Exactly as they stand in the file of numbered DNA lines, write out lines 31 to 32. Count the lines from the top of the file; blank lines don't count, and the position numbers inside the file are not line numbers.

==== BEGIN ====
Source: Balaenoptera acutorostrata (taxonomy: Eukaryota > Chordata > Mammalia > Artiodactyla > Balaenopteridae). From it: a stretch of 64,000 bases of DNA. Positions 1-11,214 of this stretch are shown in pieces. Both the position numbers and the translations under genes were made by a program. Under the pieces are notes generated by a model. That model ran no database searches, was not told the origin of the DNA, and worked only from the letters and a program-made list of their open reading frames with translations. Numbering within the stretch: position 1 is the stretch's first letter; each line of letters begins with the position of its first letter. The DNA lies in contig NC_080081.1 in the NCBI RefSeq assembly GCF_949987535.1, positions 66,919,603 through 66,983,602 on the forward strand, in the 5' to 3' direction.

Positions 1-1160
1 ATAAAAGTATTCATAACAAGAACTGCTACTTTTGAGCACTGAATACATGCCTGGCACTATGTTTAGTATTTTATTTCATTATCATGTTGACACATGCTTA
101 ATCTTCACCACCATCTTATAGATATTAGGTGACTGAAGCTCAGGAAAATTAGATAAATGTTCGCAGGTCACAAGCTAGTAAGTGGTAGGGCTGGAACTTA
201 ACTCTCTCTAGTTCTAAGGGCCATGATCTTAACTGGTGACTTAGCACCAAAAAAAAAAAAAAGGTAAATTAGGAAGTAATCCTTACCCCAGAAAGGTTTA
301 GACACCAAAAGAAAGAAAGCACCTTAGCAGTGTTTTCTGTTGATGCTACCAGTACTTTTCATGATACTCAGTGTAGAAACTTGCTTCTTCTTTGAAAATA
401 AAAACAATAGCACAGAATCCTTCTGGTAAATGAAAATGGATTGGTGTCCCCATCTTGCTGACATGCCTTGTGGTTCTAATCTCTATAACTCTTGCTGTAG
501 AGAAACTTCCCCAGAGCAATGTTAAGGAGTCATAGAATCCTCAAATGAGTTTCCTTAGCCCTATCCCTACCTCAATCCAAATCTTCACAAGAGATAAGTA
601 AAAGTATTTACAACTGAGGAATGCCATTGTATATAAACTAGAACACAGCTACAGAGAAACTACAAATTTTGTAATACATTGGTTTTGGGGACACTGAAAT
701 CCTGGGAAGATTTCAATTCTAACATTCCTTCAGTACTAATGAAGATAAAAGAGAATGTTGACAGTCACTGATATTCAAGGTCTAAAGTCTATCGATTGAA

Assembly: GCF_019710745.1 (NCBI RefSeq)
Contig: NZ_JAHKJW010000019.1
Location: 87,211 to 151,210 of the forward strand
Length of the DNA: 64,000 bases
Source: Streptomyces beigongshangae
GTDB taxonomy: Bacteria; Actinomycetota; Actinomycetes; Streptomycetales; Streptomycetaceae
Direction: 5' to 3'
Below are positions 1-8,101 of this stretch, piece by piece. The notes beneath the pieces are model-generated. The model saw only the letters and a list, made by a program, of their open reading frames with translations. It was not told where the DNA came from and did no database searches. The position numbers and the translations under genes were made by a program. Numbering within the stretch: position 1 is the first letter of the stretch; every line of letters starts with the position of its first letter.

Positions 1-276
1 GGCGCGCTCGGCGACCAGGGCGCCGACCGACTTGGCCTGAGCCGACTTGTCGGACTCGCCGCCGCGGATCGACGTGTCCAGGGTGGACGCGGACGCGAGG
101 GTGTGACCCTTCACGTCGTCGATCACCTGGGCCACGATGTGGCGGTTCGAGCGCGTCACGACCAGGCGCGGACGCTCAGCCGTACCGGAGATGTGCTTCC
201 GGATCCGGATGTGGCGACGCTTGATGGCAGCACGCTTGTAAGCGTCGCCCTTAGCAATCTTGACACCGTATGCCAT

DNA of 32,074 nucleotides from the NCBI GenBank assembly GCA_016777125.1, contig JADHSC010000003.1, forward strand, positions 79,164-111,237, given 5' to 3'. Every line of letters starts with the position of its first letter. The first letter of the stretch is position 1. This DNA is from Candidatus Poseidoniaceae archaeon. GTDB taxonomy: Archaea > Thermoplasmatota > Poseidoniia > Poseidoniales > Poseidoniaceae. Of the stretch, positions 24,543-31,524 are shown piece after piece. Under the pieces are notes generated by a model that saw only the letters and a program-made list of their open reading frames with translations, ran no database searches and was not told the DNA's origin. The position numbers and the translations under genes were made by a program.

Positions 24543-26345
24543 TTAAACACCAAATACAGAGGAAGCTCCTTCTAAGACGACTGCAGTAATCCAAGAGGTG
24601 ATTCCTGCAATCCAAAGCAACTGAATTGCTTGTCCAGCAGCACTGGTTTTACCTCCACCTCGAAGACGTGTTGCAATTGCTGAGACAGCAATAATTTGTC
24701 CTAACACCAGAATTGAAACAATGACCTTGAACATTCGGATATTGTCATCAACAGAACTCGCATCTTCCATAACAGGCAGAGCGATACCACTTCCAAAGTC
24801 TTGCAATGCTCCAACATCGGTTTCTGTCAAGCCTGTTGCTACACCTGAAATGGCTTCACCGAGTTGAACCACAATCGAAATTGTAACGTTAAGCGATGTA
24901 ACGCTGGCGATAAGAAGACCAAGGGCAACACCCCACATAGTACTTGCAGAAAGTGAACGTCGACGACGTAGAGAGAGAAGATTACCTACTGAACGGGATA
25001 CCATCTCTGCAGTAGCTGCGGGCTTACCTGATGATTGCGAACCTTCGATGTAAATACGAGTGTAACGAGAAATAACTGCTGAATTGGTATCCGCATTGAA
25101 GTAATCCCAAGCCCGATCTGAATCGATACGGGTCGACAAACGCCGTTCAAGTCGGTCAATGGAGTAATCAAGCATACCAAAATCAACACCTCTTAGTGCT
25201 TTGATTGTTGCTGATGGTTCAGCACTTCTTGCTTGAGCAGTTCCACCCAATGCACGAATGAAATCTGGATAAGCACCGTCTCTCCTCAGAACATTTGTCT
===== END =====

25101 GTAATCCCAAGCCCGATCTGAATCGATACGGGTCGACAAACGCCGTTCAAGTCGGTCAATGGAGTAATCAAGCATACCAAAATCAACACCTCTTAGTGCT
25201 TTGATTGTTGCTGATGGTTCAGCACTTCTTGCTTGAGCAGTTCCACCCAATGCACGAATGAAATCTGGATAAGCACCGTCTCTCCTCAGAACATTTGTCT